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April 18, 2008


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I agree with you that there is no "right" way for a woman to start a business or to become successful, but I think your first sentence tells you why Merceron thinks as he does. I don't think it's uncommon for biographers to identify so strongly with their subjects that they become partisan.

Going slightly off topic, I couldn't remember early Lanvin, but your post made me curious and I found this
gorgeous dress from 1934. Different from Chanel, but modern too, and I like the drama and structure.

Do you remember the BBC series
The House of Eliott that PBS showed here in the '90's? Your story of the two women building their fashion business reminded me of it, --I thought it was a pretty good picture of the era.

OK, I managed to get the links right, but please forgive the dorkiness on the spacing.

The links were perfect, thank you! That dress is gorgeous and interestingly, it reminds of a Chanel dress that I have on a postcard in my collection of fashion cards (I will scan and post it but I have to find it first and I am caught up with making my house ready for Passover). It's a black sequined gown that has a matching capelet with a red lining and I believe it is also from the 30's but I will check that. Thank you for making me have to go through all my cards-I'm going to enjoy that very much.
I remember being GLUED to the television watching The House of Eliott and I came across it again recently-I'm going to get the DVD! If you like the fashions of the 20's and 30's may I ask if you know about E.F. Benson's Lucia series?? There are several books but the BBC mini series has the most AMAZING costumes and I watch the DVD's over and over again! The books and DVD's are a hoot! Suburban London life, 20's slang and costumes, over the top hysterical and fabulous characters who are charters in the true sense of the word-they are nuts (but in a totally good way)!

Hi Jennifer,

I certainly did not mean to upset you by my comments, but I think there has been a little misunderstanding mixed in to the preerence of Chanel.

I would not have cared if Chanel made a loan from a bank or a friend or her mother, like Poiret. The point is that Lanvin was self-made from the ground up, literally.

I would love to have a conversation about this. Nothing this fun or inspiring has cropped up from this book and I am always willing to hear someone else's opinion on things. I could learn something.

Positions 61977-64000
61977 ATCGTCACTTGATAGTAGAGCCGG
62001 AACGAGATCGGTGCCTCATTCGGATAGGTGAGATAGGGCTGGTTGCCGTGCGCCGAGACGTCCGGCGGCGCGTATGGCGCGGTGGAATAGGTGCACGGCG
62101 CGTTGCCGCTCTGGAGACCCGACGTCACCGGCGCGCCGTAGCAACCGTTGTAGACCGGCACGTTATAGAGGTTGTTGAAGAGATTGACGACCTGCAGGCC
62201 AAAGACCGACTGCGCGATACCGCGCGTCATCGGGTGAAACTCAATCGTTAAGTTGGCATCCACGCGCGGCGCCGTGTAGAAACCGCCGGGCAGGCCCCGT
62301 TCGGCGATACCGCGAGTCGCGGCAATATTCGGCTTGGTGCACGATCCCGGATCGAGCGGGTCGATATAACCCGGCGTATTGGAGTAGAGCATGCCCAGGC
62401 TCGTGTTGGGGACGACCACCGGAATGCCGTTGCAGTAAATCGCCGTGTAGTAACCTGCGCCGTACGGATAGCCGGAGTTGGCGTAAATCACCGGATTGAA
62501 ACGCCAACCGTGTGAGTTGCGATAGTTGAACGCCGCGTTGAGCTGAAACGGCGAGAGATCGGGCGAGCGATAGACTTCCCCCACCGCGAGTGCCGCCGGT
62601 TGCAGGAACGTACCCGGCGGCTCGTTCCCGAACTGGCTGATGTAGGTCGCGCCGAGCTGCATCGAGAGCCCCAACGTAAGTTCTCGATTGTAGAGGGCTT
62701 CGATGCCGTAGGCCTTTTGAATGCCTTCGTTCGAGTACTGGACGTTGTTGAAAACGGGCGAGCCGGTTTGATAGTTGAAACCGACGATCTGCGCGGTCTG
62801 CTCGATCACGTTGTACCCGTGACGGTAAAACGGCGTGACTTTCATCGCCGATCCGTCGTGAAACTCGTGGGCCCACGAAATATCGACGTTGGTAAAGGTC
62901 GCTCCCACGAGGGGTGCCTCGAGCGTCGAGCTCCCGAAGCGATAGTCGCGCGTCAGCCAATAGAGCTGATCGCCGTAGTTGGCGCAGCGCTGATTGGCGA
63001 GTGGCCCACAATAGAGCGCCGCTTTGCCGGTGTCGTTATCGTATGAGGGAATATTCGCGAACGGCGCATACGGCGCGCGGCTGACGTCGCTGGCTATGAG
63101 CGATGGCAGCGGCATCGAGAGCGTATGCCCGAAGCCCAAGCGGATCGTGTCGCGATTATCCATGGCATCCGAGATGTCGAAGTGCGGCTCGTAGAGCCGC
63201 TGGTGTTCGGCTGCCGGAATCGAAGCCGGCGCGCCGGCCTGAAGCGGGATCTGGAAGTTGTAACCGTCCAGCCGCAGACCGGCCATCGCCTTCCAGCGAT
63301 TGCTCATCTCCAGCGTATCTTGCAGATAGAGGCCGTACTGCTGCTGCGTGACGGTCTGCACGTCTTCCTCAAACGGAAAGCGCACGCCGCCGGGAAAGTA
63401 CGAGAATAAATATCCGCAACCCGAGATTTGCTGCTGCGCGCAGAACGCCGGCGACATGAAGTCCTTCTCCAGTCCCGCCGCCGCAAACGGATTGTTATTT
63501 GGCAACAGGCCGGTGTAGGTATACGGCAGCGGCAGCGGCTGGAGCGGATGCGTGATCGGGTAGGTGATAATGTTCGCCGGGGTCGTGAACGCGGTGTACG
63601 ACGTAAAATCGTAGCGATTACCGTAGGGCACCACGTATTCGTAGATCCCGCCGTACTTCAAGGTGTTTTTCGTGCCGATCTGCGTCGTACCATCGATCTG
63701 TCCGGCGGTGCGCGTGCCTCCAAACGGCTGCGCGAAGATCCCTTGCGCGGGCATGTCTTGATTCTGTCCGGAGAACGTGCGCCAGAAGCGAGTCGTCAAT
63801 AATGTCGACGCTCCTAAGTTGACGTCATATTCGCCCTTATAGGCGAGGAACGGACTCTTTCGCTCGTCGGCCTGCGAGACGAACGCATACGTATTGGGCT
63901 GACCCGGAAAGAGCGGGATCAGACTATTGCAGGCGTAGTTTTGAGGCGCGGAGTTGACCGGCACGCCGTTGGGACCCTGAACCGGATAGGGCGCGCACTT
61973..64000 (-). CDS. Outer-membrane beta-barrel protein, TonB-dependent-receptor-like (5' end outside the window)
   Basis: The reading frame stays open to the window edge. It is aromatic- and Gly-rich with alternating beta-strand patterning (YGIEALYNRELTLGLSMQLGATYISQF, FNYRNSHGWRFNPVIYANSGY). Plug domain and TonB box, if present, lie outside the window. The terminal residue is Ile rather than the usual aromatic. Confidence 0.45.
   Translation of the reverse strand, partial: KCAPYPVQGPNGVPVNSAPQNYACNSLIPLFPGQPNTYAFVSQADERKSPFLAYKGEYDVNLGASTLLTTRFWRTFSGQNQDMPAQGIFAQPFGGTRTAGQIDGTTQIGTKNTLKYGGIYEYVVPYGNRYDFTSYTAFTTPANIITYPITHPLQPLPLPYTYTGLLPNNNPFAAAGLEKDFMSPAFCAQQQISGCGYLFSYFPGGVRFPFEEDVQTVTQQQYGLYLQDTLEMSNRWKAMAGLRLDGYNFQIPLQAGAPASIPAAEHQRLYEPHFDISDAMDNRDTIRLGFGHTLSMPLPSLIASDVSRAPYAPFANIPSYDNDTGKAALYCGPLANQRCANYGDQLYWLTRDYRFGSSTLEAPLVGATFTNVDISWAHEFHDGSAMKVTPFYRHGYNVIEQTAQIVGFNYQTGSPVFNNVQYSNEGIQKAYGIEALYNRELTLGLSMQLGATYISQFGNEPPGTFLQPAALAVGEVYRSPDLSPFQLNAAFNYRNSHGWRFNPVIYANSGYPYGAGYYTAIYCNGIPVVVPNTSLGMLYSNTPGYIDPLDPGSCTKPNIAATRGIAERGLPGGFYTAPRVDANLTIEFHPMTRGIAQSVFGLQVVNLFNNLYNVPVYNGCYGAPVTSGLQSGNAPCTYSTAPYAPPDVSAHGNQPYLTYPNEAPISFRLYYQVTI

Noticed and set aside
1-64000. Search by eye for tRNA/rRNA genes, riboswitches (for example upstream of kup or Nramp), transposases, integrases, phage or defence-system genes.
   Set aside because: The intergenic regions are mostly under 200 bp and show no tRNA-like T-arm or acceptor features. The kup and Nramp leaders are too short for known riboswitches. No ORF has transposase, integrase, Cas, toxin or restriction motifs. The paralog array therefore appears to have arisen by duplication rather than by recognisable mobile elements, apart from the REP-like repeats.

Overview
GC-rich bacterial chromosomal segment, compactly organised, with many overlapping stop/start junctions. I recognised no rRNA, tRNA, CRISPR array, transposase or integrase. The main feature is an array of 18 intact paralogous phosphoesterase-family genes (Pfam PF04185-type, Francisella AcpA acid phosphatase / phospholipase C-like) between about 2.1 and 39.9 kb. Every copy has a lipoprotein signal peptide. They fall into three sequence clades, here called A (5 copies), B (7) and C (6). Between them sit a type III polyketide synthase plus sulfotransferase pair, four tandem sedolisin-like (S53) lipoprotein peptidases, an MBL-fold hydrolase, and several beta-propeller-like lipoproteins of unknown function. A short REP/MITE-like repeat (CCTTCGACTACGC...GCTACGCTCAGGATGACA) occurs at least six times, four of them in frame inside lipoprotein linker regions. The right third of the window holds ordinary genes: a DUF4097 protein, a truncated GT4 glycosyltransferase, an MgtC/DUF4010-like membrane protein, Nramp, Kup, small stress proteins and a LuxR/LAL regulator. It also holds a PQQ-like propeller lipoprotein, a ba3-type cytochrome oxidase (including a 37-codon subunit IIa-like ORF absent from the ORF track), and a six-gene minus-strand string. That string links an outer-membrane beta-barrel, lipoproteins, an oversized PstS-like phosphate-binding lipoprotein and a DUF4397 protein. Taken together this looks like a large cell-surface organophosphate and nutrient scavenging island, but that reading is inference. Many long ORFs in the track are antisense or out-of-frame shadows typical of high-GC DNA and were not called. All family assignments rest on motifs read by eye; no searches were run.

Dean, you have made a dreadful rainy Monday appear sunny! I'm so thrilled you found this as I felt so unfinished the night of your lecture. Talking about fashion's history with someone as educated as you are will be a fabulous experience for me and I'm glad you're saying it will be fun for you too.

First, thank you for opening the world of Lanvin for me and I have read more pages of your book now so know even more about her work. I have also seen her apartment as it's represented at the Louvre and adored it so getting to know her better has been wodnerful (I actually went for the Balenciaga show).

All, I'm asking for now is, why does it matter from where either of them got their start-up money? Why even talk about that? So many of the women who were courtiers (I have since learned much about Madame Gres as well) were brilliant designers, fabulous characters and quite successful. While each certainly had flaws (though I can think of no flaw Chanel might have had-hahahaha) I would so love to concentrate on the work, on the clothes-many of which were cutting edge in the early 1900's but remain timeless and wearable even today. How many young and even how many established designers borrow from Lanvin, Chanel, from Madame Gres-from all of them really. Couture from about 1905-1947 (when that Dior creature took it all away) was a prolific time for women in the business and for women in general-probably the most successful time for business women in all of history until today (and even today, so many of the new on the verge of success designers are men).

I'm so looking forward to continuing this...

Jennifer, I started responding to your statement writing to approach allof your valid points and then I lost the whole thing after 45 minutes of typing.

let me get back to you when I can really re-write this whole thing as coherently as I wish it to be. I will not forget you.

Thanks for waiting

Dean Merceron

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